Thursday, August 20, 2009
Nigerian Economic and Financial Crimes Commission (EFCC) Chair Farida Waziri threatened to arrest debtors given questionable loans from five major banks in the oil-producing West African state. The government sacked five bank CEOs on August 14, 2009.
Originally uploaded by Pan-African News Wire File Photos
Nigerian Economic and Financial Crimes Commission (EFCC) Chair Farida Waziri threatened to arrest debtors given questionable loans from five major banks in the oil-producing West African state. The government sacked five bank CEOs on August 14, 2009.
Originally uploaded by Pan-African News Wire File Photos
Central Bank and the bubble in the banks
Nigerian Guardian Editorial
MR. Lamido Sanusi, Governor of the Central Bank of Nigeria (CBN) last Friday made a breath-taking presentation on the state of some banks' operations and provided to the Nigerian people the sordid details of some part of the banking system. Five prominent banks were declared technically insolvent, chronically illiquid, with the revelation that they had largely eroded their shareholders' funds and practically breached all the ratios in banking. In effect they could no longer be allowed, without intervention, to have their doors open to the public.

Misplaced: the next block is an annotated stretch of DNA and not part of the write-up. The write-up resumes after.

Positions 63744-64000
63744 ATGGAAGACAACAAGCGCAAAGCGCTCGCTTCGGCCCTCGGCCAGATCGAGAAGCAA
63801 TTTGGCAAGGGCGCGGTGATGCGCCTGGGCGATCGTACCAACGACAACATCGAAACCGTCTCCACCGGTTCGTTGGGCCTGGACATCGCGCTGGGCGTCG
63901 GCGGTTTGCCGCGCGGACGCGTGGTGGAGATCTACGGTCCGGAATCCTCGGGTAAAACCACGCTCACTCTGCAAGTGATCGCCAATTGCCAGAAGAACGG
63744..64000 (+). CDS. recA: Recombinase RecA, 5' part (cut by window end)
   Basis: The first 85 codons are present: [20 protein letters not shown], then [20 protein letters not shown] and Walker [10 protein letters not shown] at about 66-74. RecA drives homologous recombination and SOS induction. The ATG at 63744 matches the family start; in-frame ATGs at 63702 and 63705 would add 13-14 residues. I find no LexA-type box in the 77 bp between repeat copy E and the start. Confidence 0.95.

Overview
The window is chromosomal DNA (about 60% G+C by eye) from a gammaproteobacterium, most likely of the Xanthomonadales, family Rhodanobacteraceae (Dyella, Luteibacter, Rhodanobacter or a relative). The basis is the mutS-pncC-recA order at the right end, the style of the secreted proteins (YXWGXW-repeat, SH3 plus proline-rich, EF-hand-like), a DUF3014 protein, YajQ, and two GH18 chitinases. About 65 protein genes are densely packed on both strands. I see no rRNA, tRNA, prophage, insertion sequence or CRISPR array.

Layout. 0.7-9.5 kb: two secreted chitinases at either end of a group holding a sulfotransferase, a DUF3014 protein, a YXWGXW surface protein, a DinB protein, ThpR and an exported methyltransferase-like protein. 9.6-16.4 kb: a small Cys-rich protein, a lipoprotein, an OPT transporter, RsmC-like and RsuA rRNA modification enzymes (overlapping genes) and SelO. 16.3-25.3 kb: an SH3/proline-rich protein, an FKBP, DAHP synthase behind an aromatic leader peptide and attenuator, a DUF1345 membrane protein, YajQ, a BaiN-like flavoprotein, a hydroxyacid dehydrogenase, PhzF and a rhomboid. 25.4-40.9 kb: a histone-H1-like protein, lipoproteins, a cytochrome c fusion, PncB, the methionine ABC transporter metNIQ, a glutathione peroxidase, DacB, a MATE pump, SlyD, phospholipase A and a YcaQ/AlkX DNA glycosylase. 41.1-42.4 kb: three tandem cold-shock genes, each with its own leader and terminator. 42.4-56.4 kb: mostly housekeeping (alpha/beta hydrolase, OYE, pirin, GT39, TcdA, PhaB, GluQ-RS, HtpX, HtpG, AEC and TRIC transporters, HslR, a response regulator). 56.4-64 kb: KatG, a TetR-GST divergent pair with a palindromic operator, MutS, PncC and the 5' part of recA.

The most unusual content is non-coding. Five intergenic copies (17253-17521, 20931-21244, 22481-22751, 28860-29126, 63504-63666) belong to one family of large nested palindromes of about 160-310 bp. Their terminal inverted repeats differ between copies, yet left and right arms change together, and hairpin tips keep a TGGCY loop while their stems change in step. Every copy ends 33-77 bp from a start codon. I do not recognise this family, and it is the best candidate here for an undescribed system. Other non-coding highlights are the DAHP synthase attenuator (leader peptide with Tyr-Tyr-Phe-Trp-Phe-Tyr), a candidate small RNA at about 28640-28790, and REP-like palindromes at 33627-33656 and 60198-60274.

The CBN's intervention is a devastating response to management recklessness, accounting opaqueness, concealment howsoever so defined and an attempt to reassure depositors with a bailout to avoid a systemic failure.
The course that ran unto the Friday massacre was known to have been in the making before the banking consolidation announced in 2004. It is well argued that the consolidation exercise overtly allowed the evil day to be postponed. This being that the garnering of so much money in private placements and the public offerings added to shore up Tier one capital in the banks, enabled free unencumbered flows as well as bubble funds to alter and mask the actual state of the banks' books. The post-consolidation period afforded some banks' management an opportunity to literally play around with the dubious but huge cache of shareholder funds.
There is a sense of de javu as the disclosures tumble out that the cumulative erosion of share capital in the affected institutions - Afribank, Intercontinental Bank, Oceanic Bank, Union Bank and Finbank - exceeds financial analysts' pessimistic estimates. The banks require about N205 billion to meet the minimum benchmark of 10 per cent capital adequacy. This is an astounding revelation considering that these banks combined, recently reported almost N800 billion in shareholder funds.